Dole taps Kemp for ticket Former party rival, congressman gets nod as running mate

'There were good vibes'

Announcement today sets up opening of GOP convention

Campaign 1996

August 10, 1996|By Karen Hosler | Karen Hosler,SUN NATIONAL STAFF

RUSSELL, Kan. -- Bob Dole chose former congressman and one-time rival Jack F. Kemp as his vice presidential running mate last night, according to GOP sources.

Dole, who plans to announce the choice today at a rally here in his hometown, extended the formal invitation in a 15-minute phone call late last night from his family home here.

Dole spokesman Nelson Warfield described the conversation as "upbeat, positive and energetic." Warfield said the new ticket mate "was so enthusiastic you could hear him through the phone."

Kemp was in Dallas, where he boarded a plane to Kansas for a late-night meeting with Dole.

Campaign officials wouldn't confirm that Kemp definitely was the choice, but they acknowledged "an expectation" that it would be Kemp. The former housing secretary is the only one of a half-dozen serious contenders on Dole's list to be in extensive contact with the soon-to-be Republican presidential nominee in the past few days.

Earlier contacts came yesterday afternoon when Dole campaign manager Scott Reed called Kemp to "take his temperature," according to Dole press secretary Nelson Warfield.

"There were good vibes from that conversation, so we're on track to have a decision this evening," Warfield told reporters traveling with the Dole campaign.

Reed, a former Kemp aide, had already sounded out Kemp the night before about whether he would accept the No. 2 spot.

Dole spent much of yesterday teasing reporters about the choice he has been determined to keep secret until the official announcement today. Asked if the choice would meet his original goal of finding a perfect "10," the candidate said: "Probably be an 11."

Kemp, 61, who represented Buffalo, N.Y., in Congress for 18 years after quarterbacking the Buffalo Bills and San Diego Chargers, played it coy yesterday.

"A quarterback is always ready," Kemp told reporters who encountered him in Orlando, Fla., where he was giving a speech.

Kemp emerged abruptly as the top contender in the past few days after Dole had spent weeks contemplating at least a half-dozen others.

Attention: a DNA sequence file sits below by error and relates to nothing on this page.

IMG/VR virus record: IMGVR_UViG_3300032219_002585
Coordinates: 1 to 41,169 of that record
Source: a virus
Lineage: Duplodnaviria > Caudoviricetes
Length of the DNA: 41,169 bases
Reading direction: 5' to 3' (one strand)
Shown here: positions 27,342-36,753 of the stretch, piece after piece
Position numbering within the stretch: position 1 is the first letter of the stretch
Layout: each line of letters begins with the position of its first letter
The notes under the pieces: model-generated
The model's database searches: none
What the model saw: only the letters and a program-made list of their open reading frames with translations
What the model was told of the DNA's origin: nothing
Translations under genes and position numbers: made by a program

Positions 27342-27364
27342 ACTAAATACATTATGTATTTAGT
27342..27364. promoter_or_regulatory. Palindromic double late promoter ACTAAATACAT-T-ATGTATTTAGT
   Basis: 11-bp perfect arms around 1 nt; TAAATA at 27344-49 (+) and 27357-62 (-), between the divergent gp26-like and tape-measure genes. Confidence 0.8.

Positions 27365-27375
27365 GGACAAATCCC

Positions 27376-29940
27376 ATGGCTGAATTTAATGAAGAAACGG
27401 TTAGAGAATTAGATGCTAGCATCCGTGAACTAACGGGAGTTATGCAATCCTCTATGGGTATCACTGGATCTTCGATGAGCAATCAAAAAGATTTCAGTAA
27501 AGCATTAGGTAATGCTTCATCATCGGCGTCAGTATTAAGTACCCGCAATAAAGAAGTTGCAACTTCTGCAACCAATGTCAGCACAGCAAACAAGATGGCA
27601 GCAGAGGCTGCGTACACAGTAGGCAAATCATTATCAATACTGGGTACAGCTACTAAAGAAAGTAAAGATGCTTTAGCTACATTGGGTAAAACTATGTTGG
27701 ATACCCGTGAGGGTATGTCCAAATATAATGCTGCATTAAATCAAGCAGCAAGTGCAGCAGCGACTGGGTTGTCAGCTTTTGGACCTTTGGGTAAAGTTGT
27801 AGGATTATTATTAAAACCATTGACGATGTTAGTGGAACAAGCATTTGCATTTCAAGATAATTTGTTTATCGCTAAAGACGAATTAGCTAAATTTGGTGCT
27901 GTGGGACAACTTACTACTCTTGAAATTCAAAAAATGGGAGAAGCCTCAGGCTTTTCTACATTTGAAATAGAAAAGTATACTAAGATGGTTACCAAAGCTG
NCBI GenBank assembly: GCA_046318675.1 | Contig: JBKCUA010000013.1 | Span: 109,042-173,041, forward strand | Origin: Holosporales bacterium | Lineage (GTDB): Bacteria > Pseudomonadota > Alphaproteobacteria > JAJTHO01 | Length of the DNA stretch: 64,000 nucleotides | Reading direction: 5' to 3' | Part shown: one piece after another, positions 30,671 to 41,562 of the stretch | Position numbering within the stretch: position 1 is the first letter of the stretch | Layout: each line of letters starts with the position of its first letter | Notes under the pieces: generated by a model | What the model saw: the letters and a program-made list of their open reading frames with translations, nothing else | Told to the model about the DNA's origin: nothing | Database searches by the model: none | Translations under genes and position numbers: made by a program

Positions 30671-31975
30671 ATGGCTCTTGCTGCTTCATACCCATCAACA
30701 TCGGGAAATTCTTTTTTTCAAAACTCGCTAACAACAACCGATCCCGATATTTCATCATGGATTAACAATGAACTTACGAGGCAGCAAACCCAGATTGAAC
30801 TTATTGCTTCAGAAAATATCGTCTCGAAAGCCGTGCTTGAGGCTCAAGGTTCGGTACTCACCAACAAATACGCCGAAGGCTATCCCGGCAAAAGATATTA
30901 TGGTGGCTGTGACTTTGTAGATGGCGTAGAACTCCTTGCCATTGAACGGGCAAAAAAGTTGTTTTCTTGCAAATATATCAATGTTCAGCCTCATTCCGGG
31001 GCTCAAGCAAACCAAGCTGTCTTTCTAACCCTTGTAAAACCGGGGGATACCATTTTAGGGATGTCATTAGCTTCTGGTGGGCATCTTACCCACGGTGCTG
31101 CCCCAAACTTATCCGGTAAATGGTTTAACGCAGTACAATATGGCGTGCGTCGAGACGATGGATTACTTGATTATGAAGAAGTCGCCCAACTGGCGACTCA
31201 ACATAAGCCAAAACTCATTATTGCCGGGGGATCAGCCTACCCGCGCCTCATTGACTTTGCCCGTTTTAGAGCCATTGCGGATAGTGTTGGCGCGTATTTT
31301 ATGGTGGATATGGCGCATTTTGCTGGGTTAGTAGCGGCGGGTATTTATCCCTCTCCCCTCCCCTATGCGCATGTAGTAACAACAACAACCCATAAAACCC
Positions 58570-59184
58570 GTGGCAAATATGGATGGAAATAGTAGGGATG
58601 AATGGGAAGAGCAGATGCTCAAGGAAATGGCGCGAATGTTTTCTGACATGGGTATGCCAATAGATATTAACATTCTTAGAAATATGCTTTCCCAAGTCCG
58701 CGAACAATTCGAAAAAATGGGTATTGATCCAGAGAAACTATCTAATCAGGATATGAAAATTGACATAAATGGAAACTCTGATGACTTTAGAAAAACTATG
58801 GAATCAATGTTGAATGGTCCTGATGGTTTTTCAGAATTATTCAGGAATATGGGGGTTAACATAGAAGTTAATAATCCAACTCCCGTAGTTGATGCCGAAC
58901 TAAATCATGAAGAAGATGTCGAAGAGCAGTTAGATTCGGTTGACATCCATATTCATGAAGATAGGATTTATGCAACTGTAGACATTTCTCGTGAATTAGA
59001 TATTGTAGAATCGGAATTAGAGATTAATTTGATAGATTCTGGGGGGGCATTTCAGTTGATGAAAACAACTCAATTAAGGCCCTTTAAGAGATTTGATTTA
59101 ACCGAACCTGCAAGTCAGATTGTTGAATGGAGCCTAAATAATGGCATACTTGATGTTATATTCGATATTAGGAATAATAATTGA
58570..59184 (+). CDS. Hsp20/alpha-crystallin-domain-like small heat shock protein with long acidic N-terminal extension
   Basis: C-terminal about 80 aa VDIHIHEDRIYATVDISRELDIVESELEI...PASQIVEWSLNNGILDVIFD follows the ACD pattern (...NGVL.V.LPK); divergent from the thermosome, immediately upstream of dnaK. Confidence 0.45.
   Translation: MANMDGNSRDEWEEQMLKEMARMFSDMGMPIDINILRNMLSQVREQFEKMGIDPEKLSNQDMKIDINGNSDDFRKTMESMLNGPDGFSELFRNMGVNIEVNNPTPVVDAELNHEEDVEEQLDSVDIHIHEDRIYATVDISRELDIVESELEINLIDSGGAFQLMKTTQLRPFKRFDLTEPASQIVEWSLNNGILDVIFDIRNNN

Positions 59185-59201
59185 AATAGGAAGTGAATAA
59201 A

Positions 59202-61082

But the choice of a former rival who is both popular but considered hard to control would signal that Dole believes he needs to make a dramatic move, with his campaign still lagging about 20 percentage points behind President Clinton's.

Kemp is among the original proponents of "supply-side economics," which believes in stimulating economic growth by reducing taxes. That approach is based on a controversial theory that cutting taxes on investments will trigger enough new business activity to more than recover the tax losses.

Dole, a lifelong deficit hawk dedicated to balancing the budget, embraced the supply-side theory in the economic plan he unveiled Monday, and could thus use Kemp as a salesman for his program.

"The most articulate, the most effective, the most experienced advocate of pro-growth policies has to be Jack Kemp," Warfield said last night. "So he brings a very powerful qualification in that area."

Kemp, who made his own bid for the GOP presidential nomination in 1988, also has his own national following.

Because of his "remarkable popularity throughout the political spectrum, he's one GOP candidate who has broad appeal right off the bat to independents and Democrats," Warfield said.

The prospective choice was greeted warmly last night by Republican leaders.

"It's a bold move," said House Speaker Newt Gingrich, who called Kemp "one of the most dynamic and emotionally intense advocates of economic growth and opportunity for every American."

Steve Forbes, a close friend and political ally of Kemp who shares his tax-cutting views, predicted a Dole-Kemp ticket would "excite the country."

But many Dole supporters have been concerned about the strained relationship between Dole and Kemp. In fact, Kemp has said in recent months that he figured he had ruled himself out of consideration for the Dole ticket repeatedly provoking the soon-to-be nominee.

Their awkward relationship developed when the two were rivals in the presidential race of 1988. Most recently, Kemp angered Dole by endorsing Forbes in the GOP primaries this year.

But Kemp has long been considered a loose cannon by Dole and others in the GOP because he has history of promoting his own agenda even when he is supposed to be part of a team.

Kemp was a source of repeated frustration to former President George Bush when he served as housing secretary.

"I think Kemp is a good choice, but only if they are able to resolve those hard feelings," said Craig Cousland, 50, a high school teacher from Beloit, Kan., at a Dole campaign event yesterday. "Sometimes things said in anger have a way of lingering unless they are worked through."

With his decision on a running mate all but made, Bob Dole made a pilgrimage yesterday morning to Abilene, about 90 miles across the broad Kansas prairie from Russell, to visit the boyhood home of a fellow Kansan he hopes to follow to the White House.

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